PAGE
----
9. 9. Measures • Health parameters: Complete blood count & biochemistry, ventrodorsal and right lateral recumbent radiographs and ultrasound scans • Urinary/renal parameters: including iohexol clearance, creatinine, urine relative super saturation • Bone health parameters: Bone ALP, serum cross laps, DXA • Related hormones: PTH, vitamin D metabolites • Mineral balance and diet digestibility: calculated through 5 day fecal and urine collection, along with dietary intake data Proprietary information: Not to be reproduced or distributed without the express consent of Mars Inc. ©Mars 2016
  10. 10. Results: General health • 17/18 dogs completed the study successfully; 1 dog from the test group was removed due to unrelated reasons on week 24 • All other dogs remained in apparent good health throughout • No evidence of soft tissue mineralization • No evidence of skeletal pathology • No urolithiasis
  11. 11. Results: Kidney function Proprietary information: Not to be reproduced or distributed without the express consent of Mars Inc. ©Mars 2016 mean ± 95% CI p < 0.05
  12. 12. Results: Bone turnover markers Proprietary information: Not to be reproduced or distributed without the express consent of Mars Inc. ©Mars 2016 mean ± 95% CI
  13. 13. Results: Calcium regulation Proprietary information: Not to be reproduced or distributed without the express consent of Mars Inc. ©Mars 2016 µ mean ± 95% CI
  14. 14. Results: Calcium balance Proprietary information: Not to be reproduced or distributed without the express consent of Mars Inc. ©Mars 2016 mean ± 95% CI
  15. 15. Proprietary information: Not to be reproduced or distributed without the express consent of Mars Inc. ©Mars 2016 Results: Digestibility coefficients mean ± 95% CI p < 0.05
  16. 16. Discussion • No evidence of any health related changes as a result of a high calcium intake • Calcium balance was stable throughout the study, suggesting dogs are capable of adapting fecal Ca excretion in response to intakes above requirements • Reduced dry matter digestibility was apparent with the high Ca diet • Considerations: – Single breed; a second study has recently completed to confirm these findings – Different Ca:P ratios or calcium sources were not evaluated Proprietary information: Not to be reproduced or distributed without the express consent of Mars Inc. ©Mars 2016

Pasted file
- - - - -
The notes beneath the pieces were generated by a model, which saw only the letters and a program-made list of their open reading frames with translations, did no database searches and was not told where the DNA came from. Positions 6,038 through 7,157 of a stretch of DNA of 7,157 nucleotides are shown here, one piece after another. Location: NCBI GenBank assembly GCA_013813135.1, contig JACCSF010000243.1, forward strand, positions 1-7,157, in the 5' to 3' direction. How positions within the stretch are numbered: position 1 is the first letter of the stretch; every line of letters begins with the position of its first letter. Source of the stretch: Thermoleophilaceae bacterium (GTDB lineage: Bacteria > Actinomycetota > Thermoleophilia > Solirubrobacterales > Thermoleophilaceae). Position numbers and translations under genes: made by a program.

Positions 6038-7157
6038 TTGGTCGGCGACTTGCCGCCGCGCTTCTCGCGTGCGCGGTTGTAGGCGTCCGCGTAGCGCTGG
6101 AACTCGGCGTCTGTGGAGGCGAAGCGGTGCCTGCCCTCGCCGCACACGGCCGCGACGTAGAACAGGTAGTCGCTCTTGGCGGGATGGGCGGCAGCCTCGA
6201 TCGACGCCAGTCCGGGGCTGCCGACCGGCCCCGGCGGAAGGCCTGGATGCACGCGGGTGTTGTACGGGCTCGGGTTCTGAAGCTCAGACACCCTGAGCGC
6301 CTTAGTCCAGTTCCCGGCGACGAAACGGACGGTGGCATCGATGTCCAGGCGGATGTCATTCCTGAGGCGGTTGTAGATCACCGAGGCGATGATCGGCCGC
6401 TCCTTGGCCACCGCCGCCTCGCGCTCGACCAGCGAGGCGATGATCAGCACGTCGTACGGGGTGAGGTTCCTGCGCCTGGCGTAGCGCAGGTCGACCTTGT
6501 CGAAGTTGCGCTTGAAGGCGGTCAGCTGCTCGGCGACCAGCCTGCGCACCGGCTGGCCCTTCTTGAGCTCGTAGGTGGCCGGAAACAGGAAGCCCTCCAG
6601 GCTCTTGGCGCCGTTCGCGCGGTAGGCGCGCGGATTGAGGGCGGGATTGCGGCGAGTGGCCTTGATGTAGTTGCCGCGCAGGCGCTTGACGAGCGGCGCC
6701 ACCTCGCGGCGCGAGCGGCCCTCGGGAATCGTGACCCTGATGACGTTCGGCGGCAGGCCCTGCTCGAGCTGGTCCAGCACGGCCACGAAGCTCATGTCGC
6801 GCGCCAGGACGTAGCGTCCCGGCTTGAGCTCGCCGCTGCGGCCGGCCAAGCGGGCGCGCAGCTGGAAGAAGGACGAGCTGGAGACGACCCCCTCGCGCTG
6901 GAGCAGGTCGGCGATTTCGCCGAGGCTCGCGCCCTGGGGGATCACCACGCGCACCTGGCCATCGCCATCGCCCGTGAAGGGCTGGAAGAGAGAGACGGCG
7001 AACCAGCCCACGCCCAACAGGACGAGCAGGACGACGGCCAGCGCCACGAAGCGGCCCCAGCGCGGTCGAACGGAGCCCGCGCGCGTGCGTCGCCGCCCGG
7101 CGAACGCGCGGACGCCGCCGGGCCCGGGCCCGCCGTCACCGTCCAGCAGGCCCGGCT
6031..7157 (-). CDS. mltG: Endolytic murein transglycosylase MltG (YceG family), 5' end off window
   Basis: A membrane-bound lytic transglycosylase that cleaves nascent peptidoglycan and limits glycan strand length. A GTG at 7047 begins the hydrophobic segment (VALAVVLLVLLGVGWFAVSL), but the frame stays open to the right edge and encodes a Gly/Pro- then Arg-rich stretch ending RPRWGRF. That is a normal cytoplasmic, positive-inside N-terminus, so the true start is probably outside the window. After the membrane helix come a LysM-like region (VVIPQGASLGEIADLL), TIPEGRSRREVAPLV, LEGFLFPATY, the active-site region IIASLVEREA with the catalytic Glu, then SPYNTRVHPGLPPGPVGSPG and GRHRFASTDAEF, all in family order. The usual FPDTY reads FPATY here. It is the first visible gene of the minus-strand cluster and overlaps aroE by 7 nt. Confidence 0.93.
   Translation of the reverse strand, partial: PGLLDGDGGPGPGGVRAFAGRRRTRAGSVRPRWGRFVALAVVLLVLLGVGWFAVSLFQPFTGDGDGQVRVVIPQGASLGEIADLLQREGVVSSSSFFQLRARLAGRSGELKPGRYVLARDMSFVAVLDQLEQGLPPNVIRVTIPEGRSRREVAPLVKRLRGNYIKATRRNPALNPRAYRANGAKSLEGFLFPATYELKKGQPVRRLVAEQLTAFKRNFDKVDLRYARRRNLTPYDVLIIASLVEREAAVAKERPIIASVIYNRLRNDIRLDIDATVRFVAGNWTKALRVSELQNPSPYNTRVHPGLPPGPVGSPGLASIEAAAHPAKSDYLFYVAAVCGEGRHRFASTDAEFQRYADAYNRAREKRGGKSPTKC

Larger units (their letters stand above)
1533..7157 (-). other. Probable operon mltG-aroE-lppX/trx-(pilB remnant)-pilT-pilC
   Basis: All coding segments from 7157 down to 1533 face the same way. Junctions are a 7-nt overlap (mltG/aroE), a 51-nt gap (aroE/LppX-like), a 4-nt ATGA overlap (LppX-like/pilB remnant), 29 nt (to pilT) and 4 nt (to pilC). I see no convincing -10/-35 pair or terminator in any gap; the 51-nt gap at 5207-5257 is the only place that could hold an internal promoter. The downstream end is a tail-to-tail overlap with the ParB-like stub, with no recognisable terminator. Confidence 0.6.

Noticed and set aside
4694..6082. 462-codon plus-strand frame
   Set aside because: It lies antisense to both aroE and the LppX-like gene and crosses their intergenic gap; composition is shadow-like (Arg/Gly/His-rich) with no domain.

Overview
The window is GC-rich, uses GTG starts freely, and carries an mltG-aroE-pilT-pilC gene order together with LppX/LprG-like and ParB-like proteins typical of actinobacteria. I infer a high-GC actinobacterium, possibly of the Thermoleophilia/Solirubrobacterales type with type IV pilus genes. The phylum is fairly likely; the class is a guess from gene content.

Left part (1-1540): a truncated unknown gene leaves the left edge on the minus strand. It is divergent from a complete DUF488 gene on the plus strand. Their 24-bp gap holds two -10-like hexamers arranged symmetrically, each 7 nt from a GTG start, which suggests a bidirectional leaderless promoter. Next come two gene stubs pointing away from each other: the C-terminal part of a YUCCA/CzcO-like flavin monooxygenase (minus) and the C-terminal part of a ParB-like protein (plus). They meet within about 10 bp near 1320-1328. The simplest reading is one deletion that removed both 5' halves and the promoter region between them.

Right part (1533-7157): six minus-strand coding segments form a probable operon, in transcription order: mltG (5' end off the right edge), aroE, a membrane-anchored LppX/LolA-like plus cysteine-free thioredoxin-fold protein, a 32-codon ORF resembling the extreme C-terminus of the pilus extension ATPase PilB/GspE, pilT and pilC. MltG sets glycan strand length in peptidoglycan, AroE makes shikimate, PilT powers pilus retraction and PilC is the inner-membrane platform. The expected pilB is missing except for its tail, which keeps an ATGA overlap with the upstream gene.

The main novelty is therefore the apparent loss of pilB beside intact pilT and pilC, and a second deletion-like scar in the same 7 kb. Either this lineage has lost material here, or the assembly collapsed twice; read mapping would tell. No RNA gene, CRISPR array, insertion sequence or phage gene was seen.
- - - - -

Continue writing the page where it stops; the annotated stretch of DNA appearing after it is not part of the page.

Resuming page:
17. 17. Conclusions & Context Proprietary information: Not to be reproduced or distributed without the express consent of Mars Inc. ©Mars 2016 • The present study demonstrates that Ca intakes of up to 7.1 g/1000 kcal are well tolerated over a period of 40 weeks, with no adverse effects that could be attributed to the diet or to a high mineral intake • These data provide evidence that adult dogs are able to tolerate higher Ca intakes than puppies, and this will enable more precise recommendations for Ca safe upper limit in adult dogs
  18. 18. Results: Body weight and caloric intake Proprietary information: Not to be reproduced or distributed without the express consent of Mars Inc. ©Mars 2016
  19. 19. Results: DXA Proprietary information: Not to be reproduced or distributed without the express consent of Mars Inc. ©Mars 2016
  20. 20. Results: Renal & urinary health parameters Proprietary information: Not to be reproduced or distributed without the express consent of Mars Inc. ©Mars 2016
  21. 21. Results: Digestibility coefficients Proprietary information: Not to be reproduced or distributed without the express consent of Mars Inc. ©Mars 2016
  22. 22. Results: ionized calcium Proprietary information: Not to be reproduced or distributed without the express consent of Mars Inc. ©Mars 2016